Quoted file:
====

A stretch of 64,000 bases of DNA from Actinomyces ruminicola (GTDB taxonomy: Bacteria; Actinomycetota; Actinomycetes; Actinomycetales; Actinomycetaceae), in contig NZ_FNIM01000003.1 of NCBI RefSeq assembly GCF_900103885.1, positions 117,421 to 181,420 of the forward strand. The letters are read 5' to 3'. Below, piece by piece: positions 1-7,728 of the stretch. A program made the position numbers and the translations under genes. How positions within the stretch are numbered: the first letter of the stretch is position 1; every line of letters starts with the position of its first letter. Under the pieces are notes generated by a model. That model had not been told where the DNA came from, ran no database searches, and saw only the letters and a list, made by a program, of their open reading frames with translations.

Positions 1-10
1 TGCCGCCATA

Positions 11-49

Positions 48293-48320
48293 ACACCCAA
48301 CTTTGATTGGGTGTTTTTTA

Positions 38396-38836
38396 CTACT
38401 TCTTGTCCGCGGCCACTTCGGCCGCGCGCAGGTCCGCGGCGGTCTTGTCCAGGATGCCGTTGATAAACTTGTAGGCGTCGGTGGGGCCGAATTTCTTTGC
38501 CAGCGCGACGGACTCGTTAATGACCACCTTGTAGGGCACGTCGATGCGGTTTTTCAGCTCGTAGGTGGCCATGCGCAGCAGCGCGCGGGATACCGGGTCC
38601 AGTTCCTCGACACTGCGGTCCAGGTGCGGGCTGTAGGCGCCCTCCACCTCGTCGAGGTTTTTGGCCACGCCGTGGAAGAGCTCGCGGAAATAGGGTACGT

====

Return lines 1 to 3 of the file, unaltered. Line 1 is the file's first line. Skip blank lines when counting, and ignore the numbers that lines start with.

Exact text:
A stretch of 64,000 bases of DNA from Actinomyces ruminicola (GTDB taxonomy: Bacteria; Actinomycetota; Actinomycetes; Actinomycetales; Actinomycetaceae), in contig NZ_FNIM01000003.1 of NCBI RefSeq assembly GCF_900103885.1, positions 117,421 to 181,420 of the forward strand. The letters are read 5' to 3'. Below, piece by piece: positions 1-7,728 of the stretch. A program made the position numbers and the translations under genes. How positions within the stretch are numbered: the first letter of the stretch is position 1; every line of letters starts with the position of its first letter. Under the pieces are notes generated by a model. That model had not been told where the DNA came from, ran no database searches, and saw only the letters and a list, made by a program, of their open reading frames with translations.

Positions 1-10
1 TGCCGCCATA